ye yathā māṁ prapadyante
tāṁs tathaiva bhajāmy aham
manuṣyāḥ pārtha sarvaśaḥ
“As all surrender unto Me, I reward them accordingly. Everyone follows My path in all respects, O son of Pṛthā.”
The gopīs, or cowherd girlfriends of Kṛṣṇa, underwent tremendous penances in their previous lives to attain Kṛṣṇa as their husband. Similarly, in Śrīmad-Bhāgavatam, Śukadeva Gosvāmī says that those boys who were playing with Kṛṣṇa had undergone great penances and austerities in their previous lives in order to acquire Kṛṣṇa as a playmate. Thus the playmates, associates, and wives of Kṛṣṇa are not ordinary living entities. Because we have no idea of Kṛṣṇa consciousness, we take His activities as triflings, but actually they are sublime. All perfection of our desires is there; whatever desires we have constitutionally will be perfectly fulfilled when we are in Kṛṣṇa consciousness.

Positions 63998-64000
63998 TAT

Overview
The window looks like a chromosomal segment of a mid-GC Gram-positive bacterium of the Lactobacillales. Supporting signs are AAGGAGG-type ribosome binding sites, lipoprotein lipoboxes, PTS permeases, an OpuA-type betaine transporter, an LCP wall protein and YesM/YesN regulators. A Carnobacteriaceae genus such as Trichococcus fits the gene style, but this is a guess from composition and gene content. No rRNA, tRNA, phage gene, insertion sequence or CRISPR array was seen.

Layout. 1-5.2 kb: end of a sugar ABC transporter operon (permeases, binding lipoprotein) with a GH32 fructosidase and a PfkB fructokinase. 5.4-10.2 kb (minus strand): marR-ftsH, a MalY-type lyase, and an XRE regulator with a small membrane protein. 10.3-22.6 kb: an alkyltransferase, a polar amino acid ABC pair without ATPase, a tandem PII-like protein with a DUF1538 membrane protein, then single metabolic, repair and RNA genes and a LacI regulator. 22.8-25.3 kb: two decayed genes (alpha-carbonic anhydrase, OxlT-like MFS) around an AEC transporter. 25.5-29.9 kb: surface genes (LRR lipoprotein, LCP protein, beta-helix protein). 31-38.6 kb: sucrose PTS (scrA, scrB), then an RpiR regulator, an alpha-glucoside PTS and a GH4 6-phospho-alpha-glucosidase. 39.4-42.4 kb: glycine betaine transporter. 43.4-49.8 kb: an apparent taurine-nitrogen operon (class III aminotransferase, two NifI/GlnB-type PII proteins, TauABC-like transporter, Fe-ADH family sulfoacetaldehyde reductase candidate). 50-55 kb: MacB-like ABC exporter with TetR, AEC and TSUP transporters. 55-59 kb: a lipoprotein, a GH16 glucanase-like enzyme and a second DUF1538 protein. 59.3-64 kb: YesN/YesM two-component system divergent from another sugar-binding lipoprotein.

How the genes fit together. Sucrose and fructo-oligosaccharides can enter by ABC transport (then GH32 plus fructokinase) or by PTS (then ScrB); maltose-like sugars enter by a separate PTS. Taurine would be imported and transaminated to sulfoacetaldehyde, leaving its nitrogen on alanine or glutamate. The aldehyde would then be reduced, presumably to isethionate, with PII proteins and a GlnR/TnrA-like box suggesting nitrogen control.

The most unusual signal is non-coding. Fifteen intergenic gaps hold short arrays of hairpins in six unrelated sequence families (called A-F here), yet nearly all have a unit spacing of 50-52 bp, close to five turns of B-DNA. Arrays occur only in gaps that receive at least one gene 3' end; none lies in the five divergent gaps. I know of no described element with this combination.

Kṛṣṇa did not need any friends to play with Him, nor did He desire a single wife. We take on a wife because we have some desire to fulfill, but Kṛṣṇa is complete in Himself (pūrṇam). A poor man may desire to have a thousand dollars in the bank, but a rich man who has millions has no such desire. If Kṛṣṇa is the Supreme Personality of Godhead, why should He have desires? Rather, He fulfills the desires of others. Man proposes and God disposes. If Kṛṣṇa had any desire, He would be imperfect, for He would be lacking something. Therefore He says that He has no desire to fulfill. As Yogeśvara, or the master of all yogis, whatever He wills is immediately realized. There is no question of desire. He becomes a husband or lover or friend just to fulfill the desires of His devotees. If we accept Kṛṣṇa as friend, master, son, or lover, we will never be frustrated. Every living entity has a specific relationship with Kṛṣṇa, but at present this relationship is covered. As we advance in Kṛṣṇa consciousness, it will be revealed.